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php_mysql_tutorial

  1. 1. SEARCH: webmonkey the web JUMP TO A TOPIC: Choose Topic home / programming / php / PHP PHP/MySQL Tutorial ------------------------- Print Lesson 1 by Graeme Merrall this article for free. ------------------------- Page 1 — Introducing PHP and MySQL •Overview •Lesson 1 Unless you've been living on Mars for the last six to eight months, 1 Introducing PHP and you've heard of open source software (OSS). This movement has got MySQL so much momentum that even the big boys are taking notice. 2 Installing MySQL Companies like Oracle, Informix, and a host of others are releasing 3 Installing PHP their flagship database products for that poster child of the OSS 4 Your First Script movement, Linux. 5 Load Up a Database 6 Pull It Back Out Having a massively complex RDBMS (relational database management system) is all well and good if you know what to do with it. But •Lesson 2 perhaps you are just getting into the world of databases. You've read Jay's article and you want to put up your own data-driven Web site. •Lesson 3 But you find you don't have the resources or desire for an ASP server or some pricey database. You want something free, and you want it to work with Unix. Enter PHP and MySQL. These two make up what must be the best combination for data-driven Web sites on the planet. You needn't take my word for it. An unofficial Netcraft survey shows that PHP usage has jumped from 7,500 hosts in June 1998 to 410,000 in March 1999. That's not bad. The combination was also awarded Database of the Year at Webcon98, where it received a lovely tiara. MySQL is a small, compact database server ideal for small - and not so small - applications. In addition to supporting standard SQL (ANSI), it compiles on a number of platforms and has multithreading abilities on Unix servers, which make for great performance. For non-Unix people, MySQL can be run as a service on Windows NT and as a normal process in Windows 95/98 machines. PHP is a server-side scripting language. If you've seen ASP, you'll be familiar with embedding code within an HTML page. Like ASP, PHP script is processed by the Web server. After the server plays with the PHP code, it returns plain old HTML back to the browser. This kind of interaction allows for some pretty complex operations. In addition to being free (MySQL does have some licensing restrictions though), the PHP-MySQL combination is also cross-platform, which means you can develop in Windows and serve on a Unix platform. Also, PHP can be run as an external CGI process, a stand-alone script interpreter, or an embedded Apache module. If you're interested, PHP also supports a massive number of databases, including Informix, Oracle, Sybase, Solid, and PostgreSQL - as well as the ubiquitous ODBC. PHP supports a host of other features right at the technological edge of Internet development. These include authentication, XML, dynamic image creation, WDDX, shared memory support, and dynamic PDF document creation to name but a few. If that's not enough, PHP is
  2. 2. easy to extend, so you can roll your own solution if you're programming savvy. Finally, since both efforts are collaborative in nature, there's always plenty of support from documentation and mailing lists. Bugs are fixed rapidly, and requests for features are always heard, evaluated, and if feasible, implemented. Enough talk! Let's go over what we're going to cover in this tutorial. Lesson 1 is going to cover the installation of these products on both Unix and Windows systems. If you don't need to worry about that (you're working on your ISP's machine, perhaps), jump right to the first example scripts, where the magic starts. In Lesson 2 we'll look at some more complex scripting goodies, including looping, form input, and sending data from and to the database. Lesson 3 will cover validation and techniques for making your PHP scripts smart and clean. Let's roll. next page» » Lycos Worldwide © Copyright 2002, Lycos, Inc. All Rights Reserved. Lycos® is a registered trademark of Carnegie Mellon University. About Terra Lycos | Help | Feedback | Jobs | Advertise | Business Development Your use of this website constitutes acceptance of the Lycos Network Privacy Policy and Terms & Conditions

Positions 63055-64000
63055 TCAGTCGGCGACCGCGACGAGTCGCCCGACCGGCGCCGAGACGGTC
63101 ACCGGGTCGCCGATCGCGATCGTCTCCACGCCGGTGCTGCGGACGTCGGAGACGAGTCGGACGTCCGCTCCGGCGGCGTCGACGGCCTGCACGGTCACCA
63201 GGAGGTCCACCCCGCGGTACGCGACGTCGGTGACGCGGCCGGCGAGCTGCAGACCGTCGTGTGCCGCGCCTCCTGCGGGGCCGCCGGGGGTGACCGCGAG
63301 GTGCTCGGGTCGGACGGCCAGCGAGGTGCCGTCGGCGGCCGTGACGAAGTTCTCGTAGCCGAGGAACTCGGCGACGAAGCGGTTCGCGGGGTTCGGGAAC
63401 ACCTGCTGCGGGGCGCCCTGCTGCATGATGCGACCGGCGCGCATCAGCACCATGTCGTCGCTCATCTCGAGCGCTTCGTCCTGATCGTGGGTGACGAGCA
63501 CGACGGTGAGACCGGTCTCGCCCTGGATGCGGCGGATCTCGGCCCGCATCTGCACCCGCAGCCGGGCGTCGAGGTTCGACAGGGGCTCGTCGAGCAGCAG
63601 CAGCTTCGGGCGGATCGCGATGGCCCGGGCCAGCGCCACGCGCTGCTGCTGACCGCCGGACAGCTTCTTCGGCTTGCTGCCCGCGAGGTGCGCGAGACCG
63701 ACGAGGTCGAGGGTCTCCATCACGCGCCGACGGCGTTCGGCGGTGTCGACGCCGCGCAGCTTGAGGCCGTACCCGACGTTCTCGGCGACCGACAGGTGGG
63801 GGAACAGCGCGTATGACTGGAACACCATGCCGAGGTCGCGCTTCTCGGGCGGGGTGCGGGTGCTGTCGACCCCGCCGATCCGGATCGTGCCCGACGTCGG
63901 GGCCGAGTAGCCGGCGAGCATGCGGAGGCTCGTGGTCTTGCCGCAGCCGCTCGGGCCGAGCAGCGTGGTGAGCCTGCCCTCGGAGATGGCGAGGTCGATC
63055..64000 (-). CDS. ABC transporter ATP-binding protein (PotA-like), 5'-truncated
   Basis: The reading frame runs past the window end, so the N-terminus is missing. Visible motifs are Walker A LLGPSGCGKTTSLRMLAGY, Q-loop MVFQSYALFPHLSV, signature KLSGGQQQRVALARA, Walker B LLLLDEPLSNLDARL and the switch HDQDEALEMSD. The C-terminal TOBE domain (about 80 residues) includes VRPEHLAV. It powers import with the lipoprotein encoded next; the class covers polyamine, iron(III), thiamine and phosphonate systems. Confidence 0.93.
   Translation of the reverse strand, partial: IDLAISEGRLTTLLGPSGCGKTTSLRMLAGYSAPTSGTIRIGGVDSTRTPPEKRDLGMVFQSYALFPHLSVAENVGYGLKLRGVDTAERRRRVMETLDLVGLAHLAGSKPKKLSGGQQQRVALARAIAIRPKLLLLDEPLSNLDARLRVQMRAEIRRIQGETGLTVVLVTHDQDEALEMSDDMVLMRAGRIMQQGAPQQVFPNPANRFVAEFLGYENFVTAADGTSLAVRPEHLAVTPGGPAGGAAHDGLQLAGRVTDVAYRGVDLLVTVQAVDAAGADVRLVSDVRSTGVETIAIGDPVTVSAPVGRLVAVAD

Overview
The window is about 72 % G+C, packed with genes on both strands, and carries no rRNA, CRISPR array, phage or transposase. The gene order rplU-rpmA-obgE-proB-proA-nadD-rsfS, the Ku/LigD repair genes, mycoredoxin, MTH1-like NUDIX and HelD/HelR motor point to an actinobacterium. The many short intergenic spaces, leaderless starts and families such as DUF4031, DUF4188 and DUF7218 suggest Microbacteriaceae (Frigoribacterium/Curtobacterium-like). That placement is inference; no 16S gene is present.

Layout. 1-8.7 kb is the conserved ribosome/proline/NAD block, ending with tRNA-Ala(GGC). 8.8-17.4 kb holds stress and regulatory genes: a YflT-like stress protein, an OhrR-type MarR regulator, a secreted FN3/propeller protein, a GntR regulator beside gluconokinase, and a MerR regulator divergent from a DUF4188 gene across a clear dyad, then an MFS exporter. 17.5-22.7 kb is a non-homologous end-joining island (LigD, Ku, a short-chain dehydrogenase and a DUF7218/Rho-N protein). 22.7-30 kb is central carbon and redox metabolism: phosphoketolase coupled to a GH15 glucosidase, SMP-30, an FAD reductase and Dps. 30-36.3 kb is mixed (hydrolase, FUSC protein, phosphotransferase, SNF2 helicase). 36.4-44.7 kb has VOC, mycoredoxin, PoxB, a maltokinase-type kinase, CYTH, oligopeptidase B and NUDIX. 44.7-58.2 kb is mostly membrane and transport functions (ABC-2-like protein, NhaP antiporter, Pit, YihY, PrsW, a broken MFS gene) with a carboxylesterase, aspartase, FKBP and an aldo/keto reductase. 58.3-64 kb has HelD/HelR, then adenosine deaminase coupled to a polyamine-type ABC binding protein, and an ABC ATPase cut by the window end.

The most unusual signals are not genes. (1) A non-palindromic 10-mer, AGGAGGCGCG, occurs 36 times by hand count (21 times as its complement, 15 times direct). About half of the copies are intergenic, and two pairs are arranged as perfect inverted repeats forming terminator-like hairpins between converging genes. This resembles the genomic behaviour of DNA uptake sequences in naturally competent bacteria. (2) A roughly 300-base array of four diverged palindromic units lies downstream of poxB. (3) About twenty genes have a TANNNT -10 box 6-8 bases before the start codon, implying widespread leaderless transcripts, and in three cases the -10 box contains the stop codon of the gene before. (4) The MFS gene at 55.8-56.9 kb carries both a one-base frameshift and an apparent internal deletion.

3. 3. SEARCH: webmonkey the web JUMP TO A TOPIC: Choose Topic home / programming / php / PHP PHP/MySQL Tutorial ------------------------- Print Lesson 1 by Graeme Merrall this article for free. ------------------------- Page 2 — Installing MySQL •Overview •Lesson 1 Let's jump straight in, grab ourselves a copy of these great packages, 1 Introducing PHP and and get hacking! This isn't simple stuff. There are lots of options MySQL available to you for obtaining, compiling, and installing the software. 2 Installing MySQL Let's deal with MySQL first, as we'll need it before we get PHP going. 3 Installing PHP 4 Your First Script MySQL central is http://www.mysql.com/. As befits a program of its 5 Load Up a Database stature, there are a zillion mirrors located all over the globe, so do the 6 Pull It Back Out Internet a favor and pick the one closest to you. •Lesson 2 You've got plenty of choices at this point. If you're a do-it-yourselfer, •Lesson 3 then grab the source code. If you're not that brave, there are some precompiled binaries for other platforms already available for download. In addition, there is a shareware version of MySQL for Windows users. It is an older version of MySQL. If you want the latest version, you'll have to purchase a license. There are also ODBC drivers that let your applications talk to MySQL. Various other exciting bits and pieces are lurking about on the site, too, so take a look. The precompiled Unix versions and the Windows version are as simple as unpacking and going, and they don't require much explanation. So let's compile from the source code. Windows users, please keep in mind that you need to run mysqld in the mysql/bin directory. Download the compressed file into your source directory and uncompress and untar it using gzip and tar. The fast way of doing this is to type: gunzip < mysql-xxxx.tar.gz | tar xvf - The xxxx is where you put the version number. This will create a directory called mysql-xxxx, which contains all the source files. Move to that directory by typing cd mysql-xxxx and check out the various README and INSTALL files. They're lifesavers in sticky situations. MySQL comes with a handy configuration script. Simply type ./configure and let things take care of themselves. If you need to specify what happens and where, typing ./configure --help gives you a list of options to choose from. For example, if you're compiling on a machine with little memory, you can opt for the --with-low- memory flag. I like MySQL to install in one handy directory tree rather then in various locations on my machine, so I specify an install location with the --prefix flag. You can also specify lots of other options, such as what to compile and what to skip. Let's assume that we want everything under /usr/local/mysql on our server. This means we'd type ./configure